He was supposed to do his first IM (Texas) in April, and instead, he participated in the 5/4/24 challenge on that day. He wrote his coach, Laura Marcoux, a post-workout comment from that day about how he was imagining himself sprinting across the finish line on the last 5-mile segment at 1:00 am. Laura shared that she did a double-take about that comment because it was at an average pace of 6:23/mile!
When Coach Laura wrote Joel's nomination she got right to the heart of being a triathlete and what has given Joel the motivation to keep pushing through during the setbacks of the pandemic. "Joel is the epitome of the Ironman spirit and it breaks my heart that he hasn't been able to hear his name announced as an Ironman. He has kept his spirits high with everything up in the air and actually just ran a half marathon PR yesterday, and continues to improve his bike FTP as well. He's been so committed to not only his training, but also being open, vulnerable, and balancing training with prioritizing his family. It's hard to be new to this sport and not get the payoff of racing, but it's just so obvious to me that Joel was made for this!"
Race cancellations have been tough on everyone, but what we do with the situation, how we handle it, that's within our control. Through his Q&A, Joel leads us down a path to better understand how our essence, our spirit, our true enjoyment of it all can make a difference day today.
1. You had plans to race IM Texas this past April, but like so many athletes, your race was canceled. You are ready to be an Ironman and that's a training rhythm that takes a lot of focus and planning. What adaptations did you have to make to get through that news to keep yourself moving forward? And, how did you refocus yourself/what have you been focusing on?
Urgh, it wasn’t nice was it!? We can all relate to that sinking feeling of disappointment when the cancellation email message hits. Thankfully, Coach Laura texted as the news broke and said “It’s OK to be disappointed! Take as long as you need.” As all of Laura’s athletes know when she says that, you take it! A few pizzas, beers later, some go-to music, movies and family hangs did the trick. It wasn’t long after this that we were in lockdown and working from home and homeschooling, and as you know, we endurance junkies can’t stay still for long! So it was back to training and a case of keeping up the workouts, but tweaking them to build strength and speed, rather than the volume build needed for an IM.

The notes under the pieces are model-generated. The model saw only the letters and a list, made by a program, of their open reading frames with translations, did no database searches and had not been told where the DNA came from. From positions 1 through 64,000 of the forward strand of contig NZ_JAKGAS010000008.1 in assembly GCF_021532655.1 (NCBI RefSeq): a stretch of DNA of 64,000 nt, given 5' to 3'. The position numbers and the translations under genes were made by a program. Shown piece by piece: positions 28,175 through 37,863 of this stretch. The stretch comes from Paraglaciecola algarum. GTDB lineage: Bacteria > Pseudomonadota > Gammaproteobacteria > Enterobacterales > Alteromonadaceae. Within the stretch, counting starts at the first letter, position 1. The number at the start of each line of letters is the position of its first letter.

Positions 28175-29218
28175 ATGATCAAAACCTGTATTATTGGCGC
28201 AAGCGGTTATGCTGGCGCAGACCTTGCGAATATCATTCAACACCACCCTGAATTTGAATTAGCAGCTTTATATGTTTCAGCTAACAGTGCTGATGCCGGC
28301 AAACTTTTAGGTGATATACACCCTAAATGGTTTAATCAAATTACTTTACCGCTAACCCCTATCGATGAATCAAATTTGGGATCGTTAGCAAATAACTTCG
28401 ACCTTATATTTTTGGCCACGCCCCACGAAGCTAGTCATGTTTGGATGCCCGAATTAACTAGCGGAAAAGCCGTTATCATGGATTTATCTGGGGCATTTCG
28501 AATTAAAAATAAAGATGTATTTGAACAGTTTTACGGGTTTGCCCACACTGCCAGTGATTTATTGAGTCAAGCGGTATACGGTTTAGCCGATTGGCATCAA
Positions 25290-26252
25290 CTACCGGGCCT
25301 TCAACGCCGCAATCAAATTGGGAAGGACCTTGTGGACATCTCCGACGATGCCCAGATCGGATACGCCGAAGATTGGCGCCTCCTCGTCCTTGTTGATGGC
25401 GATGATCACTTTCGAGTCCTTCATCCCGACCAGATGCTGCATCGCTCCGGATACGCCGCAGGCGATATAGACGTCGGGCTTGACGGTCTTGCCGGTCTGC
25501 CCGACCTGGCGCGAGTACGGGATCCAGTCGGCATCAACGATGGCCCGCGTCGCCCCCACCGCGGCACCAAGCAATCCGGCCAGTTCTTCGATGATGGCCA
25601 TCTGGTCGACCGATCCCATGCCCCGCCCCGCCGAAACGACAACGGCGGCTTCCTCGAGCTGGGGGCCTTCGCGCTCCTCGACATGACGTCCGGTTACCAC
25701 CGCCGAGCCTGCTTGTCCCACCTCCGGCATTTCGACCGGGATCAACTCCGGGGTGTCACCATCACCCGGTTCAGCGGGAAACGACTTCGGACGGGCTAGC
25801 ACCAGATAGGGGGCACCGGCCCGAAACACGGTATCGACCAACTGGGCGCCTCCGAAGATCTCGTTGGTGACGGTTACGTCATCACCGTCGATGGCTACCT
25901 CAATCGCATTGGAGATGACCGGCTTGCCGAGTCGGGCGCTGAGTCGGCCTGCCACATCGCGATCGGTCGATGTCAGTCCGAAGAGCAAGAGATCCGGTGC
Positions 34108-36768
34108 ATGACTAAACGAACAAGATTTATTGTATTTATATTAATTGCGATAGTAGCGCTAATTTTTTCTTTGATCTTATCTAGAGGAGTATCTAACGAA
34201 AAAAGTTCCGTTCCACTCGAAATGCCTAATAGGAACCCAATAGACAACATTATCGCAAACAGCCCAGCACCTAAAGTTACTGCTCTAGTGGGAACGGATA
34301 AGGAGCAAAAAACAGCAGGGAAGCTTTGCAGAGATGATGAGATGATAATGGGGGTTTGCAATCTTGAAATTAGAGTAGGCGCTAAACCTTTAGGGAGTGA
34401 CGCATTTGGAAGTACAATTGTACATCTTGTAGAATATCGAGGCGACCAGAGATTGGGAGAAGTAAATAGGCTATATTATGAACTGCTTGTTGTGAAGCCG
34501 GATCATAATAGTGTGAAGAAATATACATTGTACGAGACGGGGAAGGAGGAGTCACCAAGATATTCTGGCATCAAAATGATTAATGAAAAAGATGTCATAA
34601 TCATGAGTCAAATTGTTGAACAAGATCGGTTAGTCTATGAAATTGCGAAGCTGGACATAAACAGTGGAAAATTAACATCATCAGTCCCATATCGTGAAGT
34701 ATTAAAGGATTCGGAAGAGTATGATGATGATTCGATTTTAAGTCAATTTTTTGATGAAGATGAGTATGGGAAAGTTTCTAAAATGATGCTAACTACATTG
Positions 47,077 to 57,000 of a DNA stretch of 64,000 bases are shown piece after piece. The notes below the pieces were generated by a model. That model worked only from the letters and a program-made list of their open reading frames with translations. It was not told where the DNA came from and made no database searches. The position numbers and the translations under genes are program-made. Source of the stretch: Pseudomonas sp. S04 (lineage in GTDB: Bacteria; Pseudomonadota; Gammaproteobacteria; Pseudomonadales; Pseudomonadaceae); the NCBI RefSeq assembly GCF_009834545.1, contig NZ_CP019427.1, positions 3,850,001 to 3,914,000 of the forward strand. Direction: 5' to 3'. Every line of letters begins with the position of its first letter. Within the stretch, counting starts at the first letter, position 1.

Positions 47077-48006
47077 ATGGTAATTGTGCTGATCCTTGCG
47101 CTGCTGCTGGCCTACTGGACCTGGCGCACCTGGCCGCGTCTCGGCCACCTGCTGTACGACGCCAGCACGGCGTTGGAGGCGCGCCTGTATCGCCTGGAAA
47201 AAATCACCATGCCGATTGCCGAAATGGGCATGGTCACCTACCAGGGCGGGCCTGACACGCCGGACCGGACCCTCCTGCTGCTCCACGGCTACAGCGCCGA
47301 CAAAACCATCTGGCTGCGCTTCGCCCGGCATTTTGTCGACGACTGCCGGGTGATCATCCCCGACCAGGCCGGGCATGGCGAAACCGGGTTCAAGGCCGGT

2. Coach Laura has shared that you've had some pretty sweet PRs (regardless of not racing) and found new training boundaries. Describe how that feels and how it might encourage you to keep pushing yourself.
Most of us are goal orientated, and if you listen to guys like David Goggins, it won’t be long before your trying to master your mind, push your limits and become an elite navy seal! In my case it stopped at pushing my limits, but I am committed to doing this again and again.
3. Is there something that stands out from the D3 training and/or the D3 community that has helped you stay focused on your goals?
Yes. It’s truly one of life’s treasures to find something that you’re passionate about and makes your soul happy! What’s even better is to find a community of people that share that passion! It helps normalize the things that other people in your world consider crazy!
4. Laura shared that she thinks you are made for this! 'This' meaning triathlon and all that it brings - the intensity, the training, the pay-outs and rewards. Someone's spirit is the nonphysical part of a person which is the seat of emotions and character. Joel, that is what we recognize in you. Digging deep to push yourself and ride the ups and downs of triathlon takes spirit. Our #4 question is: What drives you to be a triathlete?
To be honest, my drive comes from the sheer LOVE of doing it! Whether it’s swimming, cycling or running I tend to get into a state of mind where all of a sudden the world feels like a better place! My main weakness is that I get lost in my own world a bit too much and need to learn to bring my wife, kids, and other close family and friends on the journey more.
5. What advice can you share with other athletes who have had to adjust and get through the agony of training for a race and realizing it's not going to happen.
I actually think that endurance athletes are better prepared to deal with disappointments in life, mainly because we deal with so many curve balls throughout each season, from painful and debilitating injuries to time sucking and frankly annoying bike mechanicals mid-race! So having the goalposts moved (pretty seismically!) in 2020 is HUGELY disappointing but also a GREAT OPPORTUNITY to shift focus and still get fulfillment and joy out of this season!!
We are pleased to share Joel's story because he recognizes that triathlon is a journey. While IM Texas didn't happen, there are other opportunities to dive into to become a better athlete, and Joel is embracing each of them. #D3Powered